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Women Surgeons and Male Nurses in Wartime

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Women Surgeons and Male Nurses in Wartime …

Women Surgeons and Male Nurses in Wartime

Holly Furneaux and Claire Brock - University of Leicester

Published in Health & Medicine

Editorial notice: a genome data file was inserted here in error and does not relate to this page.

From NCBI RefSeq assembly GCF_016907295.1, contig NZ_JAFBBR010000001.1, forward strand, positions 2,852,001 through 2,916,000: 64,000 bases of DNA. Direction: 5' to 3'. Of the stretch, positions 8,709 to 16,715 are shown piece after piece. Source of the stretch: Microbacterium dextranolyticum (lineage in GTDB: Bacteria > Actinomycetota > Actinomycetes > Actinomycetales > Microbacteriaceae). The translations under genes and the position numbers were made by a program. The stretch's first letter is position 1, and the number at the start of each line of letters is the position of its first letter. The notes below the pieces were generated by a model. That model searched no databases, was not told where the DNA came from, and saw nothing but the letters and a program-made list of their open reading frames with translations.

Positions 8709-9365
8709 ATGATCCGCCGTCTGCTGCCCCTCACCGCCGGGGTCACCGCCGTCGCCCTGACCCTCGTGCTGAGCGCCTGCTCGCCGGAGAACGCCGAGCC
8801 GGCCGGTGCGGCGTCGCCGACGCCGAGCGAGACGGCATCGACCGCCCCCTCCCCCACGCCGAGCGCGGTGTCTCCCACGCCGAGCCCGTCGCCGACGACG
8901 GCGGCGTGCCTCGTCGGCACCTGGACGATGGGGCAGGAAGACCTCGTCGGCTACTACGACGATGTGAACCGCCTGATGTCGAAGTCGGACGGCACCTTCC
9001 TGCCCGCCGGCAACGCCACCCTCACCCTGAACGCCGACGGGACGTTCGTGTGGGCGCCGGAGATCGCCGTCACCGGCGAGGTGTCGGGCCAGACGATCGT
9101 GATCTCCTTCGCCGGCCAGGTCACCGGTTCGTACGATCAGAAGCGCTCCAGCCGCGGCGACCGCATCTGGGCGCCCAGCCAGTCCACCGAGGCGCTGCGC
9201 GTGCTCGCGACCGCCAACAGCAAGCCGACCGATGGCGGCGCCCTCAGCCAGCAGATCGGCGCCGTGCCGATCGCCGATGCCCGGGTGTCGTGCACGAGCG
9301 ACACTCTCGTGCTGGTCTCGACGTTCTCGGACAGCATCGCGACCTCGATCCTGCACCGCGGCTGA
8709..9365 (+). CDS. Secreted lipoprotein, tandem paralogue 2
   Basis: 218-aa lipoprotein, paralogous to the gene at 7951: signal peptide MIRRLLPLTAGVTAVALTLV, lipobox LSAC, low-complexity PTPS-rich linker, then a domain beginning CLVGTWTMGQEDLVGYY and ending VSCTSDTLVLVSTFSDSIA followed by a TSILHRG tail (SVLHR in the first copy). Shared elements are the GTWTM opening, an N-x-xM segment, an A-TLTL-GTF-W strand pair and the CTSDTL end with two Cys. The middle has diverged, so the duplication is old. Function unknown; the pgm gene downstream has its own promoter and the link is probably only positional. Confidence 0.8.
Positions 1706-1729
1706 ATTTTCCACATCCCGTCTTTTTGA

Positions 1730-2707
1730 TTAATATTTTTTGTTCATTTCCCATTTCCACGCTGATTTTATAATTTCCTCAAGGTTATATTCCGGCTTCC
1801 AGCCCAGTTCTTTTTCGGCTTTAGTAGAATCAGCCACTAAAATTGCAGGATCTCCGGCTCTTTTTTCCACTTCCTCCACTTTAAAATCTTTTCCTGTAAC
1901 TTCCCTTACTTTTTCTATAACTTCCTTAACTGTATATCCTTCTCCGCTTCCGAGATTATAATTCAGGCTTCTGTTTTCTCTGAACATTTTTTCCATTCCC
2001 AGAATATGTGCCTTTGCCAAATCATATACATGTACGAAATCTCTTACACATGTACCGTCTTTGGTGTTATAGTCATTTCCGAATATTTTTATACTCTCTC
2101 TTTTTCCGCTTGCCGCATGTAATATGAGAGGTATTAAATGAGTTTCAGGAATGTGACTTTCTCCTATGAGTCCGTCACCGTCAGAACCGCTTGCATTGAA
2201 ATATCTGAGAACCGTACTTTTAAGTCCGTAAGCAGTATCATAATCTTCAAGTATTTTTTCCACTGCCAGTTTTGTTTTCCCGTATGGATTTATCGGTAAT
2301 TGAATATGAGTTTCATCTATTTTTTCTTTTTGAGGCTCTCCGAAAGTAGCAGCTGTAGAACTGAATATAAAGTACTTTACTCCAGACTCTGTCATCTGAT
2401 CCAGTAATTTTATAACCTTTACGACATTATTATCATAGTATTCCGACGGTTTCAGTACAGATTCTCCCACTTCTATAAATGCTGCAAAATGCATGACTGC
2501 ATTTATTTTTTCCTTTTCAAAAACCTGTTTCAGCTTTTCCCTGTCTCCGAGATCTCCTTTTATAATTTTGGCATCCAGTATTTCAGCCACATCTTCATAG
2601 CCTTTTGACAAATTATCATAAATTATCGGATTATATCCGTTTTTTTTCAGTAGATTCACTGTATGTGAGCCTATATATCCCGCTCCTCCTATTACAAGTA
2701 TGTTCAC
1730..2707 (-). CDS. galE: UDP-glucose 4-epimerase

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  • 1. Women Surgeons and Male Nurses in WartimeHolly Furneaux and Claire Brock - University of Leicester“My instructors spoke frequently about nursing traditions in a manner that made me think Ihad to genuflect at the mere mention of Florence Nightingale’s name. I was never told thatthere were men in nursing’s past [ . . .] The foremost purpose of this book is to address theisolation men feel as nurses. Few nurses – men or women – have been taught anythingabout the historical role men have played in shaping the profession, and few men havereceived any acknowledgement or support for the unique talents and skills they bring tonursing.”Available studies suggest that there are differences between gendered provisions of care.Men in nursing “described the expectation that they provide physical strength to moveclients or control aggressive clients, and the expectation that, as men, they will gravitatetowards technical and not emotional tasks.”Chad O Lynn suggests rather that “Men develop emotional interpersonal relationships withtheir clients and significant others, but they display this relationship with caring behavioursmore indicative of a friendship than of a maternal, nurturing relationship. Caring is viewed ascompetency in anticipating and meeting client needs through nursing tasks, teamwork,communication and advocacy.”Chad O Lynn and Russell Tranbarger (eds), Men in Nursing: History Challenges andOpportunities (New York: Springer, 2007).“A scientifically competent medicine alone cannot help a patient grapple with the loss ofhealth and find meaning in illness and dying. Along with their growing scientific expertise,doctors need the expertise to listen to their patients, to understand as best they can theordeals of illness, to honor the meanings of their patients’ narratives of illness, and to bemoved by what they behold so that they can act on their patients’ behalf. Nurses and socialworkers have mastered these skills more fully than have physicians, but all can join instrengthening these capacities in health care.”“Health professionals and patients are at a crossroads. Together we have to discover meansof sustaining the tremendous capabilities of our biomedical sciences while trying to ease thesuffering and loss occasioned by serious illness. The price for a technologically sophisticatedmedicine seems to be impersonal, calculating treatment from revolving sets of specialistswho, because they are consumed with the scientific elements in health care, seem dividedfrom the ordinary human experiences that surround pain, suffering, dying. Whether toprotect themselves from the sadness of taking care of very sick people or to guarantee theobjectivity of their clinical judgement, doctors seem to operate at a remove from theimmediacy of sick and dying patients, divided from sick people by deep differences in howthey conceptualise illness, what they think causes it, how they chose to treat it, and howthey respond emotionally to its presence. Patients long for doctors who comprehend whatthey go through and who, as a result, stay the course with them through their illnesses. Amedicine practiced without a genuine and obligating awareness of what patients go throughmay fulfil its technical goals, but is an empty medicine, or, at best, half a medicine.”“It is charged that doctor’s innate empathy, respect for the suffering of others, and ethicaldiscernment diminish in the course of medical training and that doctors become hardenedagainst the suffering they witness through their education.”Rita Charon, Narrative Medicine: Honoring the Stories of Illness (Oxford: Oxford UP, 2006). 1